Red Hat Bugzilla – Bug 820019
suboptimal default max_block_size for 32-bit
Last modified: 2017-04-04 16:41:55 EDT
When we extended nfsd's maximum IO size to 1MB, the servers configured with lots of nfsd threads started failing to create them all, because more memory was then required per thread.
For the short term we decided to document the change and allow people to manually adjust the maximum IO size.
However as noticed at
we'd get a more reasonable defaults on 32-bit servers if the heuristic used to choose a default maximum IO size was based on the amount of low memory available instead of on the total amount of RAM available.
Patches doing this have since gone upstream: 508f92275624fc755104b17945bdc822936f1918 "nfsd: fix default iosize calculation on 32bit" and 87b0fc7deb5feccf93b022f6a976e8441152dbb2 "nfsd: cleanup setting of default max_block_size".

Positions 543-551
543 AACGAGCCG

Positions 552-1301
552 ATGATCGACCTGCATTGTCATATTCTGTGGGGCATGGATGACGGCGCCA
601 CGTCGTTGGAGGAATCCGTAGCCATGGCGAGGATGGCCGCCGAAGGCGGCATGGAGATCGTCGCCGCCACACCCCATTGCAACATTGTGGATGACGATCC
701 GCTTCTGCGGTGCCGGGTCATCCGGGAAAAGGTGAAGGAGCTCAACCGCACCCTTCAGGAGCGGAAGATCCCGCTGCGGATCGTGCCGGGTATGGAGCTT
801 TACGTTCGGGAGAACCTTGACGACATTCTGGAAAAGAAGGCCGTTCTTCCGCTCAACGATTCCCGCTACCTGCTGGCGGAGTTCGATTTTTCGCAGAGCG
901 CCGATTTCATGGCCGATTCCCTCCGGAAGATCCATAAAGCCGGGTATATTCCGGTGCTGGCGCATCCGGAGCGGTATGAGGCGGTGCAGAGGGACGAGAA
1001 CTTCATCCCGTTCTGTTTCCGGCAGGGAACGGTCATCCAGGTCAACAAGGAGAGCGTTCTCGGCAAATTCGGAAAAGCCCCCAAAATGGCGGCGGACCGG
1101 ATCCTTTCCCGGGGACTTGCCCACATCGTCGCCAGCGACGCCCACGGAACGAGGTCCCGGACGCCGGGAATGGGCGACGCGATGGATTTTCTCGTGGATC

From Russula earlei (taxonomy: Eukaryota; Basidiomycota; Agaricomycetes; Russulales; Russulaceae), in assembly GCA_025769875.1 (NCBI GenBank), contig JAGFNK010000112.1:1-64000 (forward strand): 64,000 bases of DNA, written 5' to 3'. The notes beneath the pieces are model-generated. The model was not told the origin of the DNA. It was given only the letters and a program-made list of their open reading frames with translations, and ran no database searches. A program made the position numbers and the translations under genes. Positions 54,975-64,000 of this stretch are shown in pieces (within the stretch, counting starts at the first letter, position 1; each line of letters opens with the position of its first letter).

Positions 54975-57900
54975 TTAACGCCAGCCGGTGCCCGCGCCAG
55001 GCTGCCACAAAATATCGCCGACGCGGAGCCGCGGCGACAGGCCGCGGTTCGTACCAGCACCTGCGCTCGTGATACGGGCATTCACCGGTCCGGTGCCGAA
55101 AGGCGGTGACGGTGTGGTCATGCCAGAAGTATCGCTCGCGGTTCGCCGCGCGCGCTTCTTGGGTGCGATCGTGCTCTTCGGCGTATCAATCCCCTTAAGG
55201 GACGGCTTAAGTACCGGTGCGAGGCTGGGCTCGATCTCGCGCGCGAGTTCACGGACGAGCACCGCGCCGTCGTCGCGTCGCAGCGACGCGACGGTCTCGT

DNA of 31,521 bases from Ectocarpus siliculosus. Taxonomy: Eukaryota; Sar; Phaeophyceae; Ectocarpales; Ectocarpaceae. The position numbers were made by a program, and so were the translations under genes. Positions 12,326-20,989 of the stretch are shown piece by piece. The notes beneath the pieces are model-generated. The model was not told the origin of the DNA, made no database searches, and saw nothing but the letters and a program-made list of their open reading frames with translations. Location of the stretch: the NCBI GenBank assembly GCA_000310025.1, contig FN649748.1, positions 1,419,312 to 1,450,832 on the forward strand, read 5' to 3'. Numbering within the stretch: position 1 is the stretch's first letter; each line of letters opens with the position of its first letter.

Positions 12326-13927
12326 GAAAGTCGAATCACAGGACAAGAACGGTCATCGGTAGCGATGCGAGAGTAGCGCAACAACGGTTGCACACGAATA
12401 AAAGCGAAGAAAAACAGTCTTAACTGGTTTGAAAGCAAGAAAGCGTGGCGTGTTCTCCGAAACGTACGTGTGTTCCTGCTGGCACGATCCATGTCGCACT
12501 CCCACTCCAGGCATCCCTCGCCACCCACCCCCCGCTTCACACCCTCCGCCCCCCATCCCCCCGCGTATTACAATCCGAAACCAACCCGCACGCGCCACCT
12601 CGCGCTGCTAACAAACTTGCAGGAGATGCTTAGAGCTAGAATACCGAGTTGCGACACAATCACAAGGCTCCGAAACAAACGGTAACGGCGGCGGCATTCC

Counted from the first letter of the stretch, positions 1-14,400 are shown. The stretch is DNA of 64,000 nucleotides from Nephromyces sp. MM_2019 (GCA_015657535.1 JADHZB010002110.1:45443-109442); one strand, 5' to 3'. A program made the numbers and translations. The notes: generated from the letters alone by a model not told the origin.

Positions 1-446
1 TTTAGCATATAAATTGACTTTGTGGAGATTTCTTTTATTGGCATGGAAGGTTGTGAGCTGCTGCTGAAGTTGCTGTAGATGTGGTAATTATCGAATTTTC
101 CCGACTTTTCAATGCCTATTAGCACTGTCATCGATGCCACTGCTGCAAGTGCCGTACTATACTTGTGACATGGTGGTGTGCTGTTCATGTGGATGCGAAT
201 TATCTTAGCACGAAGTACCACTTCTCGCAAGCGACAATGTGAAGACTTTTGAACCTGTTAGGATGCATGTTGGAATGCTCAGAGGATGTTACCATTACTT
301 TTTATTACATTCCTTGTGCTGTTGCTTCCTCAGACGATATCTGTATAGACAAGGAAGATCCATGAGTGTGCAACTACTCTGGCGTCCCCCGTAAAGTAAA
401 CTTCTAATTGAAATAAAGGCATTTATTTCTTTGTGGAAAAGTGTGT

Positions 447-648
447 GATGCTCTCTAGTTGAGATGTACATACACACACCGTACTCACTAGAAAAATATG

This request was evaluated by Red Hat Product Management for inclusion
in a Red Hat Enterprise Linux release. Product Management has
requested further review of this request by Red Hat Engineering, for
potential inclusion in a Red Hat Enterprise Linux release for currently
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We've seen a problem with these patches upstream: when a server is upgraded, the wsize may decrease. Clients don't renegotiate new wsize after a reboot. Therefore they continue trying to send larger writes, which may fail. The problem may be worked around by either unmounting all clients before the server upgrade or remounting any affected clients after the upgrade.
For now, I think this isn't worth applying unless we think of a way to avoid the problem.
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